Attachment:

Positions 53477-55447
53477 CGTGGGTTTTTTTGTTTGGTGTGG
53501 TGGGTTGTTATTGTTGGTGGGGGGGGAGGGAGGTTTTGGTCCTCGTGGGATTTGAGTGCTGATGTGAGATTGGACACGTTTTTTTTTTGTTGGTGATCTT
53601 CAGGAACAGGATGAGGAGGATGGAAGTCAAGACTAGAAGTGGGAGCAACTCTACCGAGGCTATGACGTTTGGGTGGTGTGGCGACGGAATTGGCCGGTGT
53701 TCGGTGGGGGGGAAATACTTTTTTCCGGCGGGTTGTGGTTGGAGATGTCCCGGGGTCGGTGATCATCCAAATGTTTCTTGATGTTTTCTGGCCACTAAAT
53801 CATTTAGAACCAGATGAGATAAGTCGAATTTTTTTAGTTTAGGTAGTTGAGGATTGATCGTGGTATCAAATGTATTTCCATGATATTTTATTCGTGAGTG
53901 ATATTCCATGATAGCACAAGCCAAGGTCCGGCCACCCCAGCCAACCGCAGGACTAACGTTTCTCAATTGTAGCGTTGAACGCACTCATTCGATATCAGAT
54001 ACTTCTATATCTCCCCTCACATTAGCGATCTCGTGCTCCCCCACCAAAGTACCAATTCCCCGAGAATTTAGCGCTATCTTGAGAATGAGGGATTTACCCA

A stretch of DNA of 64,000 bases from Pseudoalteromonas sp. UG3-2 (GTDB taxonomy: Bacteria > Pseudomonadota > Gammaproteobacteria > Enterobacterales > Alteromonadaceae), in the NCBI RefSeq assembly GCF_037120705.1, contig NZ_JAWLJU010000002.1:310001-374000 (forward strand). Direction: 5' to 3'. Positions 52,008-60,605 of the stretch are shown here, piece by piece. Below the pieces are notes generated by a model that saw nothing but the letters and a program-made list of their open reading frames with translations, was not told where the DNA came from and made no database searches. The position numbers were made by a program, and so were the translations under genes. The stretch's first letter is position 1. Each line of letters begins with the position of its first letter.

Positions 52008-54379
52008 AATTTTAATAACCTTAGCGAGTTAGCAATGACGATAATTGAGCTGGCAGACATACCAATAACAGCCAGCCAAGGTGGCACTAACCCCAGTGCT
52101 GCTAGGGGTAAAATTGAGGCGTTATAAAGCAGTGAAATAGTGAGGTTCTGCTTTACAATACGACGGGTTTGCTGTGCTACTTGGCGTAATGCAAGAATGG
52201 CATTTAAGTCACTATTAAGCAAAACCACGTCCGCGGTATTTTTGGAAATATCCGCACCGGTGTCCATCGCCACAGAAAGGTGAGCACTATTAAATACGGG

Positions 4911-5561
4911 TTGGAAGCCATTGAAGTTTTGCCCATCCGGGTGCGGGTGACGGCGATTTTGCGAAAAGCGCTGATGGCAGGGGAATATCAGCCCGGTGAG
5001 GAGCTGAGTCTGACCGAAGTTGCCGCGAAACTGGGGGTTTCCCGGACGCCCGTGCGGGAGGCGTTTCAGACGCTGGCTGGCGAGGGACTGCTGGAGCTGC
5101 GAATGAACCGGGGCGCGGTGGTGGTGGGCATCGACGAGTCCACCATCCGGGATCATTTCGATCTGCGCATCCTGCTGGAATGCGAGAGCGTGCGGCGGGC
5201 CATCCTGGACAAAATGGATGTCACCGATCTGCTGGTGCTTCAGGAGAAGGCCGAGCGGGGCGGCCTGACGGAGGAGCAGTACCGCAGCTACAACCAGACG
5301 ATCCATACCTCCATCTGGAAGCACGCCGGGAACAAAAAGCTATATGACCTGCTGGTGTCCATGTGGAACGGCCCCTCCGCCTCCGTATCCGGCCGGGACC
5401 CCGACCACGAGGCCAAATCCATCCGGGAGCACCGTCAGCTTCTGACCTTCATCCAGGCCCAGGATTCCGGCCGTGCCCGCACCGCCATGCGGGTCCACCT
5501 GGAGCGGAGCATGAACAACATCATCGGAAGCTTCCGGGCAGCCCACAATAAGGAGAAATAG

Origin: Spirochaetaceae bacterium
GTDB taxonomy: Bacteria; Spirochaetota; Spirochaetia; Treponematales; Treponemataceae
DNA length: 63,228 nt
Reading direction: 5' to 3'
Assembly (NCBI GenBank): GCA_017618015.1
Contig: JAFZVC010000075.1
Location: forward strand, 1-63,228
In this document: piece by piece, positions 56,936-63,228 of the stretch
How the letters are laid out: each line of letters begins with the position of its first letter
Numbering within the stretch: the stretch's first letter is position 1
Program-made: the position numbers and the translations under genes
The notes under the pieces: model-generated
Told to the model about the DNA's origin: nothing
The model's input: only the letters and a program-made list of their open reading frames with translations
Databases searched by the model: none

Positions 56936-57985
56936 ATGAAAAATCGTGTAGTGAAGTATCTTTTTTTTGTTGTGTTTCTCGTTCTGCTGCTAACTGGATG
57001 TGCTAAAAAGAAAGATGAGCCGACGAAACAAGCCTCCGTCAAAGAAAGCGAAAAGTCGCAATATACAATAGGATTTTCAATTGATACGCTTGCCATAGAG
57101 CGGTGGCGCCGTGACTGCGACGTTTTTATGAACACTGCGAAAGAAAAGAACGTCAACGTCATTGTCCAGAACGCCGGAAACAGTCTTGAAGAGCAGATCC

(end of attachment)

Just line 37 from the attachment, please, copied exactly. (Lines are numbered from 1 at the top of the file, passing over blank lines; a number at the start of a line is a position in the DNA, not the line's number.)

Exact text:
Positions 56936-57985